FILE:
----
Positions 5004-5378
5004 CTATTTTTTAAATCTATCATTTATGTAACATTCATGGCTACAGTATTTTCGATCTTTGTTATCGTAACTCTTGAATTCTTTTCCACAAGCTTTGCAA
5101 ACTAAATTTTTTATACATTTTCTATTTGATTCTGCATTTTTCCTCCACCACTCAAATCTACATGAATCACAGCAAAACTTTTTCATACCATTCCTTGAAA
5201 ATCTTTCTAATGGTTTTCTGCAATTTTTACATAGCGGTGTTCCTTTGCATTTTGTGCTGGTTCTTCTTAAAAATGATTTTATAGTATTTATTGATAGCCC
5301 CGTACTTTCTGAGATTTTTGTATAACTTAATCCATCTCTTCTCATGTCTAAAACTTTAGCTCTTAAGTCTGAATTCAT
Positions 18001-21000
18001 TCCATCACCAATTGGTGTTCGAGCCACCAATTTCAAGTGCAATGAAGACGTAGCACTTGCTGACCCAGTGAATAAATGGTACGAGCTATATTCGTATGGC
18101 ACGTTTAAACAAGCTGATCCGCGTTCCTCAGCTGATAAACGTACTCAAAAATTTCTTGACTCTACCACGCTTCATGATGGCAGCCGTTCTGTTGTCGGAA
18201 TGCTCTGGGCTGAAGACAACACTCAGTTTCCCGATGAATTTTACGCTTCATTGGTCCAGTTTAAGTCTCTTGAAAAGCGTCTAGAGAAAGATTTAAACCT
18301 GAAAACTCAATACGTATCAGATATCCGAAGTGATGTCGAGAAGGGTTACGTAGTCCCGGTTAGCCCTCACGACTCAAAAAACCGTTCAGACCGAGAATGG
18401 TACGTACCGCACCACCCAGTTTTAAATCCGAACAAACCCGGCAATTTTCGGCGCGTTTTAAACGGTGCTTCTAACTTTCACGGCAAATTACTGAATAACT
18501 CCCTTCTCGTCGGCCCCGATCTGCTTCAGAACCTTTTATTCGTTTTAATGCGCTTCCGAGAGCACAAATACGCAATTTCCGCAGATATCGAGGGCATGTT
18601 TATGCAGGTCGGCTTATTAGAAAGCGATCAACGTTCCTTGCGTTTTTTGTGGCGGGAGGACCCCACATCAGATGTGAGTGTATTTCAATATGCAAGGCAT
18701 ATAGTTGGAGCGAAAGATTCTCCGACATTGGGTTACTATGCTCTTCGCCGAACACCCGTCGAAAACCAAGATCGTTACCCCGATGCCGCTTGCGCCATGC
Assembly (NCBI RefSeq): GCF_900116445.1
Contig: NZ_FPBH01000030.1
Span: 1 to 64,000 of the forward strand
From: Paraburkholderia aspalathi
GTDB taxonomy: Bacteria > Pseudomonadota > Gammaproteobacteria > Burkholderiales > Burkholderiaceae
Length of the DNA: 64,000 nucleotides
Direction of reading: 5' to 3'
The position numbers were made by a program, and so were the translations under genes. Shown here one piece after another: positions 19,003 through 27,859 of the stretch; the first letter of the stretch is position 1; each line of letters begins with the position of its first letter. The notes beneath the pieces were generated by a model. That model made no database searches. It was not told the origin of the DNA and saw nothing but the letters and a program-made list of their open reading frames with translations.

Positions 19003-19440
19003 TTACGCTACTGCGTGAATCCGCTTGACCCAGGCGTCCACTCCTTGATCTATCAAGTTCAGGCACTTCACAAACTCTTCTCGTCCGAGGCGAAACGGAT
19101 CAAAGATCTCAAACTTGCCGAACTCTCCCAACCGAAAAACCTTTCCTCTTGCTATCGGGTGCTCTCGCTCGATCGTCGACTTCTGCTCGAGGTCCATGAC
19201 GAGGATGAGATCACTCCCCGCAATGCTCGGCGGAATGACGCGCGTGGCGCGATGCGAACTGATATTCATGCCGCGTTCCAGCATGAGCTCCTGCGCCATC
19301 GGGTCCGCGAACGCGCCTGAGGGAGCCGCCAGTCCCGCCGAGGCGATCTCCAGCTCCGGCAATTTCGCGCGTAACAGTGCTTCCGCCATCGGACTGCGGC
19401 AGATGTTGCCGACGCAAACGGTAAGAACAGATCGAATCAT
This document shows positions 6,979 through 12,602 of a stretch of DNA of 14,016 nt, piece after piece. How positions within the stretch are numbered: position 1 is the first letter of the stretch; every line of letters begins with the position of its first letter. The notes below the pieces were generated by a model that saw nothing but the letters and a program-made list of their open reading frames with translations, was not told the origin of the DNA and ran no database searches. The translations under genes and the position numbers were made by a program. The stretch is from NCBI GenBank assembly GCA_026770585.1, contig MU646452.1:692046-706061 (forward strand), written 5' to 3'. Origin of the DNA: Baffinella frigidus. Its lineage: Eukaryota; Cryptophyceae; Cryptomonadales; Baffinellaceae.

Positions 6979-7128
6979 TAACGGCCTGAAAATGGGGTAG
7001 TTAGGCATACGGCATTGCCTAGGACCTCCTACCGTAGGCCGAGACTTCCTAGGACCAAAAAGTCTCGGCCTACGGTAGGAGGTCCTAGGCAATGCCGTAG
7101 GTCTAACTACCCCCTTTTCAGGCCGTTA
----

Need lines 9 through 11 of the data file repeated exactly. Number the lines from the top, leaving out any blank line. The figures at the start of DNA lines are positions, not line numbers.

18201 TGCTCTGGGCTGAAGACAACACTCAGTTTCCCGATGAATTTTACGCTTCATTGGTCCAGTTTAAGTCTCTTGAAAAGCGTCTAGAGAAAGATTTAAACCT
18301 GAAAACTCAATACGTATCAGATATCCGAAGTGATGTCGAGAAGGGTTACGTAGTCCCGGTTAGCCCTCACGACTCAAAAAACCGTTCAGACCGAGAATGG
18401 TACGTACCGCACCACCCAGTTTTAAATCCGAACAAACCCGGCAATTTTCGGCGCGTTTTAAACGGTGCTTCTAACTTTCACGGCAAATTACTGAATAACT